Donnerstag, 26. Februar 2015

Philosophical fashion

Der um eingängige Prägungen nicht verlegene Guardian 
labelt Alessandro Micheles erste Gucci-Show als „librarian
chic“. Die NYT titelt: „At Gucci, a New Philosophy“ und
erklärt dankenswerterweise auch, um welche Philosophie
es sich handelt: „And on each seat: a sheet of paper that
mused on time and disconnection, framed by two quotes —
one from the Italian philosopher Giorgio Agamben and one
from the French philosopher Roland Barthes — and titled
after the latter: ‘The Contemporary is the Untimely’.“

Was auf dem Blatt Papier stand, das auf allen Stühlen lag,
entnehme ich der niederländischen Vogue. Allen fashion
victims, die sich mit dem Positionspapier Micheles kritisch
auseinandersetzen möchten, sei die Lektüre von Agambens
Essay „Was ist Zeitgenossenschaft?“ (Nacktheiten, FfM 2010,
21-35) empfohlen. (Bleibt zu erwähnen, dass Agamben näch-
sten Mittwoch auf der 39. Generalversammlung der italieni-
schen Franziskaner [Frati Minori, Conventuali, Cappuccini 
und Terz'Ordine Regolare] einen Vortrag hält: „Francesco
qui e ora“. Mangelnde „Anschlussfähigkeit“ kann man ihm
jedenfalls nicht vorwerfen.)

‘Those who are truly contemporary are those who nei-
ther perfectly coincide with their time nor adapt to its
demands. In this sense, they are never at home in the
present moment. But precisely through this disconnection
and this anachronism, they are more capable than others
of perceiving and grasping their own time. Contemporari-
ness, then, is that relationship with time that adheres to
it through a disconnection.’ (G. Agamben) 

The Autumn/Winter collection for 2015-16 explores the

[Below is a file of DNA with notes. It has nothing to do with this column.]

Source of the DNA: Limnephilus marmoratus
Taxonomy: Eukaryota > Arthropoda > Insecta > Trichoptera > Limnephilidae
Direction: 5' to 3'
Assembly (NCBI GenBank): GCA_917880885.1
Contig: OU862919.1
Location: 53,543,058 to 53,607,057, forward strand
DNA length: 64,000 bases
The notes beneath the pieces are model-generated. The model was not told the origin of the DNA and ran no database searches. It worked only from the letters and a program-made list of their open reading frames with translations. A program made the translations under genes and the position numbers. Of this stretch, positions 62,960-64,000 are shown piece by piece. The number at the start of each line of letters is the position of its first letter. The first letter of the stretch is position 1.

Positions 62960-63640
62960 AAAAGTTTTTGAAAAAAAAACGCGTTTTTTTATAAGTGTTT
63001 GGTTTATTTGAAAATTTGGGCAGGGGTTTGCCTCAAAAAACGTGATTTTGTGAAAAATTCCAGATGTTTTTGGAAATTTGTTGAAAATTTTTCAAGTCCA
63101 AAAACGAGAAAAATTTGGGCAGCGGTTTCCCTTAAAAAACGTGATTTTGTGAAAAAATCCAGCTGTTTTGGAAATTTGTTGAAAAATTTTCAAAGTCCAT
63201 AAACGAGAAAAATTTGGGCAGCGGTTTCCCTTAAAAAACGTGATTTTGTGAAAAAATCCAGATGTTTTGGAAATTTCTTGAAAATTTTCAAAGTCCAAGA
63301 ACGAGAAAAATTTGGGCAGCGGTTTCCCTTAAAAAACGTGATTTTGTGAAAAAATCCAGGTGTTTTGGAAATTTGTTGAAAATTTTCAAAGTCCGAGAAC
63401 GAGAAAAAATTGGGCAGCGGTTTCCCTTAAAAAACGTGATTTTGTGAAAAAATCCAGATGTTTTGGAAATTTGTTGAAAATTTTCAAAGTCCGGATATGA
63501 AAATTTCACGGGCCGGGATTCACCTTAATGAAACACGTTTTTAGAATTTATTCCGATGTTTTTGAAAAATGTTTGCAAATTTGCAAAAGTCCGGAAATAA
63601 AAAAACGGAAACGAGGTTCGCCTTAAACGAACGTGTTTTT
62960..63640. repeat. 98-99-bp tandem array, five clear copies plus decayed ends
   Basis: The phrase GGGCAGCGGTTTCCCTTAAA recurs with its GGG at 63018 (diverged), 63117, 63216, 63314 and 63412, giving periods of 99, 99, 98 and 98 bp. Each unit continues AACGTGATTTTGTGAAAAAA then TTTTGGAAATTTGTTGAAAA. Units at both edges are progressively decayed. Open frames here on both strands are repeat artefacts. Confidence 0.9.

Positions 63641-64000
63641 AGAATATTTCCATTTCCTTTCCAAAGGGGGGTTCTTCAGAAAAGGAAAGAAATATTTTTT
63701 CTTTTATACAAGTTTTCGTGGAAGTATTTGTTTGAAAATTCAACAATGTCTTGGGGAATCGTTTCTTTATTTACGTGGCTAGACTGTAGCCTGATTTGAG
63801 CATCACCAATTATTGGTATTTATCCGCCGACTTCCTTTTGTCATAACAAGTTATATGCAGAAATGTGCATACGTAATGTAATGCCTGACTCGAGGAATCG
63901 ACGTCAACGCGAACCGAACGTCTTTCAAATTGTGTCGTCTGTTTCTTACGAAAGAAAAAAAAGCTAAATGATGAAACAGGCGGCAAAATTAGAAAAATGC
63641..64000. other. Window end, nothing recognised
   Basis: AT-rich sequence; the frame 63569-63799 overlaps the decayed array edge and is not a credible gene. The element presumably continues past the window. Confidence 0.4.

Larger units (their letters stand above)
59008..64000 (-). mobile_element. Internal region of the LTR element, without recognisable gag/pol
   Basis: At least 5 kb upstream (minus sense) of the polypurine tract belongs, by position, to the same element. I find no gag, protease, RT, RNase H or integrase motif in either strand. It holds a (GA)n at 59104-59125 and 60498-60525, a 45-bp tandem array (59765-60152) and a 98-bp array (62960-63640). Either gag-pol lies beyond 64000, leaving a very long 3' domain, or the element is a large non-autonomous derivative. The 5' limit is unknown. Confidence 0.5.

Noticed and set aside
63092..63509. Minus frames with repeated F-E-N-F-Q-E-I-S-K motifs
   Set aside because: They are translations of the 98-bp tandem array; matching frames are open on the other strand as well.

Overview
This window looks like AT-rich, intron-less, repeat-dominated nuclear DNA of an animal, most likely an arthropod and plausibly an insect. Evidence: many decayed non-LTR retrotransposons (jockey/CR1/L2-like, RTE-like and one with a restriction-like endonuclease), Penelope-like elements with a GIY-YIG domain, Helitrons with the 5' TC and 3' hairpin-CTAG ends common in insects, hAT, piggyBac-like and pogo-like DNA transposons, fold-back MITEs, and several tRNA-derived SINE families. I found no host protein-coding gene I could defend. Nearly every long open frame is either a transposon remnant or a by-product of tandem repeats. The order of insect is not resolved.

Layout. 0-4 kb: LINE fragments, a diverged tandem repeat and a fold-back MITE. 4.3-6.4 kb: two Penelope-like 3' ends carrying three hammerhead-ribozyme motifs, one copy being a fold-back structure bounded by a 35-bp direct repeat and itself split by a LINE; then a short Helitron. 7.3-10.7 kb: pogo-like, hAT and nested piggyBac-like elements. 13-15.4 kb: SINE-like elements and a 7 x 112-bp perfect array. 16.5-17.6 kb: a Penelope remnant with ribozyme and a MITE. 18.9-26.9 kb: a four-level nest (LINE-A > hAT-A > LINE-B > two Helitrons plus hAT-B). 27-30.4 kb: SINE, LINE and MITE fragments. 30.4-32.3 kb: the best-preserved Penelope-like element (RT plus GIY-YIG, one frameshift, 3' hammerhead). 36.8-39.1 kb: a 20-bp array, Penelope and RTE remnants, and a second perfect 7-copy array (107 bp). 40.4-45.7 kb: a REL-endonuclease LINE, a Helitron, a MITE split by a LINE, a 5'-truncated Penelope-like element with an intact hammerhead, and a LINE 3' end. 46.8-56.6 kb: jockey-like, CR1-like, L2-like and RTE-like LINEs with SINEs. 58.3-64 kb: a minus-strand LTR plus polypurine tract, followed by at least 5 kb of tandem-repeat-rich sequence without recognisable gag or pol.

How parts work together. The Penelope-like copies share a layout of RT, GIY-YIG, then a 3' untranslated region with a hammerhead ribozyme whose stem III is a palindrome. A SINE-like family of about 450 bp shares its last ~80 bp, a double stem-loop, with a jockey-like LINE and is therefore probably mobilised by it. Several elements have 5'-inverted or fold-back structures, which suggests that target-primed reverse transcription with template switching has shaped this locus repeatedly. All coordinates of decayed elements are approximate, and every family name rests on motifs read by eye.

world through this disconnection. It doesn’t limit itself to
a simple recording of the present, rather it embodies that
elusive threshold between the ‘no longer’ and the ‘not yet.’

This is a threshold of temporal fluxes, where relics of the
past merge with signs of the future. Within this frame, for-
gotten fragments become incorporated into new horizons
of meaning: flowers borrowed from tapestries abandoned
in old attics, birds embroidering precious promises of love
inspired by Georgian atmospheres, pleated dresses whose
folds overflow with memories. The collection celebrates
untimely details, quintessential interferences, discrepancies
and diachronies, which reclaim their discordance with the
present in order to better comprehend the present itself.

There is no room for consolatory nostalgia. Rather the need
to affirm freedom. The freedom to revive stored-up possibi-
lities. The freedom to construct new meanings at the inter-
section of diverging temporalities. The freedom to choose
who you are, beyond what has already been dictated.

The contemporary city as background: a place of unexpec-
ted events, rifts, remnants and amnesias. But above all it is
a place for the mingling of reality and desire, testimonies
and prophecies, traces of pre-existing worlds and glimmers
of worlds in the making: the clues required to create new
languages and to envisage new possibilities of existence. 

‘The contemporary is the untimely’ (R. Barthes)